The mortgage refinancing boom may be over, but it’s not all bad news for home lenders.

Thanks to a confluence of factors, many banks and credit unions are predicting a surge in originations of both home equity loans and home equity lines of credit in 2017. Regional bank companies PNC Financial Services Group in Pittsburgh and Zions Bancorp. in Salt Lake City both said that recently that they expect income from home equity lending to increase this year.

Driving the demand, bankers said, is that homeowners finally seem ready to take advantage of the appreciation in home values and pull the trigger on home-improvement projects they have been putting off, said Logan Pichel, the head of consumer lending at Regions Financial in Birmingham, Ala. “People are looking at their homes and saying, ‘I haven’t done anything to it in seven or eight or 10 years,’ ” Pichel said.

While banks’ home equity balances have dropped for years, the opposite has been true for credit unions. Total home-equity lines of held by credit unions rose 90% to $325 billion from the end of 2007 through Sep. 30, 2016, according to FedFis, an Austin, Texas, provider of data on the financial industry. According to the latest Credit Union Trends Report from CUNA Mutual Group, home equity balances at credit unions grew by 9.2% between November 2015 and November 2016, compared with 8.5% growth in fixed-rate first mortgages at CUs during that same time period.

The $5 billion-asset Patelco Credit Union in Pleasanton, Calif., originated $125 million of home equity loans and lines of credit in 2016 and it expects that number to increase to about $188 million this year, said Vince Salinas, vice president of lending.

Patelco is especially well-positioned to capitalize on consumers’ increased interest in borrowing, Salinas said. “We have three of the least-affordable real estate markets in the country,” Salinas said, referring to San Francisco, Silicon Valley and the East Bay region of California. “That has to be a factor for our members who are looking to buy another home. Instead of moving, they are more likely to going improve what they already have. HELOCs are the most effective way to do that.”

Another contributing factor is that banks are carrying relatively low balances of home equity loans, so they have plenty of room to originate new loans. And though it may seem counterintuitive, rising interest rates could also result in higher demand for home equity loans or lines of credit. With mortgage rates rising, some homeowners may opt to tap into the increased equity in their homes to build an addition rather than look to buy a new home.

“They’ve been sitting on projects for years and now they have equity that they can tap into,” said Shaun Richardson, senior vice president of products at Icon Advisory Group, a data analytics provider in Dallas.

To be sure, banks’ home equity balances have been dropping for years. Many homeowners consolidated home equity loans into first-lien mortgages to take advantage of historically low rates and banks often didn’t replace the loans with new ones. Also, the end-of-draw period is approaching, or has passed, for many home equity lines originated in the pre-crisis years using looser underwriting standards. Banks have allowed those HELOCs to run off, to “cleanse their portfolios,” Richardson said.

Yet demand is picking up. Though home equity originations are at about half their pre-crisis levels, originations have increased by 38%, to $22.6 billion, over the last three years at a group of banks that Icon surveys that represents about three-fourths of the home equity market. The $63 billion-asset Zions reported that home equity loans increased 9% in the fourth quarter from a year earlier and Chief Financial Officer Paul Burdiss said on a Jan. 24 earnings call that company wants to continue expanding the portfolio.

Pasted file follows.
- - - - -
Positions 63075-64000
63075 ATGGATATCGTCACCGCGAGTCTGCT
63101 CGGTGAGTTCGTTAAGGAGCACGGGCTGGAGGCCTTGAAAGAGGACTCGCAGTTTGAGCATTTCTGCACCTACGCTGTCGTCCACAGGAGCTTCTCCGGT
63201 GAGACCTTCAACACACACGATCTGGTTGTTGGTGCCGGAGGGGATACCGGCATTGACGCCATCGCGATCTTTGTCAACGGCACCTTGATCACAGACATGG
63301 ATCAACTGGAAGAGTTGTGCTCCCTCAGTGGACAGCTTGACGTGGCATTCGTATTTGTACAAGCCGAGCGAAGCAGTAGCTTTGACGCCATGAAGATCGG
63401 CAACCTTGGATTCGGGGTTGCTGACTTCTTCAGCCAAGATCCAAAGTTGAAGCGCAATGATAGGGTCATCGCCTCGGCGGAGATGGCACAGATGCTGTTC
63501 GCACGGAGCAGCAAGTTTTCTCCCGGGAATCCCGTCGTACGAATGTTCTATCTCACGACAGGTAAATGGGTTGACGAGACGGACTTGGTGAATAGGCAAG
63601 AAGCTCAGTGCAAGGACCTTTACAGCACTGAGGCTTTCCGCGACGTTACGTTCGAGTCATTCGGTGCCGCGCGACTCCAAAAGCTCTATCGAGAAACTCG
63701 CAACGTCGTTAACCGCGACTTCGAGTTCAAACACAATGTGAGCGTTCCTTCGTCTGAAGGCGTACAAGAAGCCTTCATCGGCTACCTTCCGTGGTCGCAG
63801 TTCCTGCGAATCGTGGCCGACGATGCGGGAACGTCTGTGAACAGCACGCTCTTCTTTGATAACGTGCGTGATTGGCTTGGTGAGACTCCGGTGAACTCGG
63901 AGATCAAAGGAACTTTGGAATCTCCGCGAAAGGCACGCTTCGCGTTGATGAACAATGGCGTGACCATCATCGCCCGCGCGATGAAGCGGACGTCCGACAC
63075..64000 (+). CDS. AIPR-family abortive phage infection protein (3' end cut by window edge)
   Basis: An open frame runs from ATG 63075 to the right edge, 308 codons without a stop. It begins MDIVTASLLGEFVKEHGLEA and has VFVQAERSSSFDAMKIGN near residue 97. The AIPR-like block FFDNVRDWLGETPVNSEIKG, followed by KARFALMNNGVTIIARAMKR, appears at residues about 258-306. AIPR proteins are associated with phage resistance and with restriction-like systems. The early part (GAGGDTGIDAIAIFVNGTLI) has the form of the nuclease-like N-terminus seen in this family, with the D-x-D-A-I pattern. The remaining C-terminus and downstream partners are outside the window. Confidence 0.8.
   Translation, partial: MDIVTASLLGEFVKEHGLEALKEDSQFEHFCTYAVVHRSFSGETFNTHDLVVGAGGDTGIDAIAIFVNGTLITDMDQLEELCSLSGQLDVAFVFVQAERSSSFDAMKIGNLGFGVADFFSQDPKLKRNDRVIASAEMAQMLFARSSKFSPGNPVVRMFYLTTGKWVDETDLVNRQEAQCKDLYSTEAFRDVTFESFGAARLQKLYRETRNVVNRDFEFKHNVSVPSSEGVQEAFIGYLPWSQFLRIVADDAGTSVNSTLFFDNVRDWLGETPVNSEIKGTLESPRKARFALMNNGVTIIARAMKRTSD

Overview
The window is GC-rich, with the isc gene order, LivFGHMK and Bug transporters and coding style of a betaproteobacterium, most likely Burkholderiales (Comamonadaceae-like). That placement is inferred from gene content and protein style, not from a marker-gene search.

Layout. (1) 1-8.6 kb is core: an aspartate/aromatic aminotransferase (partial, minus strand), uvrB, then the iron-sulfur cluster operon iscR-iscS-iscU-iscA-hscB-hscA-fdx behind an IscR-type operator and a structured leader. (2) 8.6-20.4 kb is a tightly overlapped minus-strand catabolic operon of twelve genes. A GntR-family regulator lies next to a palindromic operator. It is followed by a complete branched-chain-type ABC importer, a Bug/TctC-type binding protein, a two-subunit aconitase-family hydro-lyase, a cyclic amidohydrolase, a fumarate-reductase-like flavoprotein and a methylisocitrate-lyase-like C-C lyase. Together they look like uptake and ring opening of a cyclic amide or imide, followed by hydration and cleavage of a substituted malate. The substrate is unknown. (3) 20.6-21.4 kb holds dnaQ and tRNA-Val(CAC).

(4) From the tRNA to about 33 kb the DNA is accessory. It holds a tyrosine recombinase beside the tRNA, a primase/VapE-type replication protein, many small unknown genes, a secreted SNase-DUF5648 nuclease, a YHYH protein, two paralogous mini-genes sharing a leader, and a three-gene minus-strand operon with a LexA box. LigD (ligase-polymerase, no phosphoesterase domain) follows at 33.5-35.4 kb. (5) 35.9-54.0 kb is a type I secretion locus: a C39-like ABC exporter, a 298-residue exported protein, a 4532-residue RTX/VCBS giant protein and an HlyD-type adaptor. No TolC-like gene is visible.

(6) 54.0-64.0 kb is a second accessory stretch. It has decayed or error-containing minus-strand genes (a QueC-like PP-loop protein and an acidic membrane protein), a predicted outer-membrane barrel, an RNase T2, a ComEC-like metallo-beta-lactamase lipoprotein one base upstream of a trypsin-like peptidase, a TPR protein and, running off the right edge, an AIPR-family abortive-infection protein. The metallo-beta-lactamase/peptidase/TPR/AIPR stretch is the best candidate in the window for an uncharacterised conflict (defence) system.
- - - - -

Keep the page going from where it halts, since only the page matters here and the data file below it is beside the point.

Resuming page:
One big change banks are seeing is borrowers increasingly using home equity lines for carefully planned projects rather than splurge purchases, Pichel said.

It used to be that consumers would use home equity proceeds for nearly anything, including a new car or to pay for college. But increased regulation has lengthened home equity loan closing times, and online lenders can approve an application in a day or less. Thus, there’s no need to wait 45 days to get a $10,000 home-equity loan to pay for a vacation in Tahiti.

But for a $75,000 loan to finance a new kitchen, consumers are willing to wait longer to close a home-equity loan because the rates are cheaper, Pichel said.

“HELOCs are not for those who need quick money,” said Rutger van Faassen, vice president of lending at Nomis Solutions, a provider of lending software in San Bruno, Calif.

The $126 billion-asset Regions partnered with GreenSky, an Atlanta provider of technology for online lending, to complement its home equity lending, specifically for that reason, Pichel said. GreenSky offers quick approval rates for smaller loans, while Regions retains the business for larger loans.

“More homeowners are thinking twice about using their home equity value to fund things they don’t need,” Pichel said.

Rising interest rates could spur more originations of home equity loans in other markets as well, Pichel said.

Families that want bigger homes probably shouldn’t move if they recently refinanced to a super-low-rate mortgage, said Regions’ Pichel. A better option would be to stay in the current home and take out a home equity loan to pay for a new bedroom and bathroom.

“When you’re locked into that [sub-4% rate], you’re not moving,” Pichel said.

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Andy Peters

Andy Peters

Andy Peters writes about regional banks, consumer finance and debt collections for American Banker.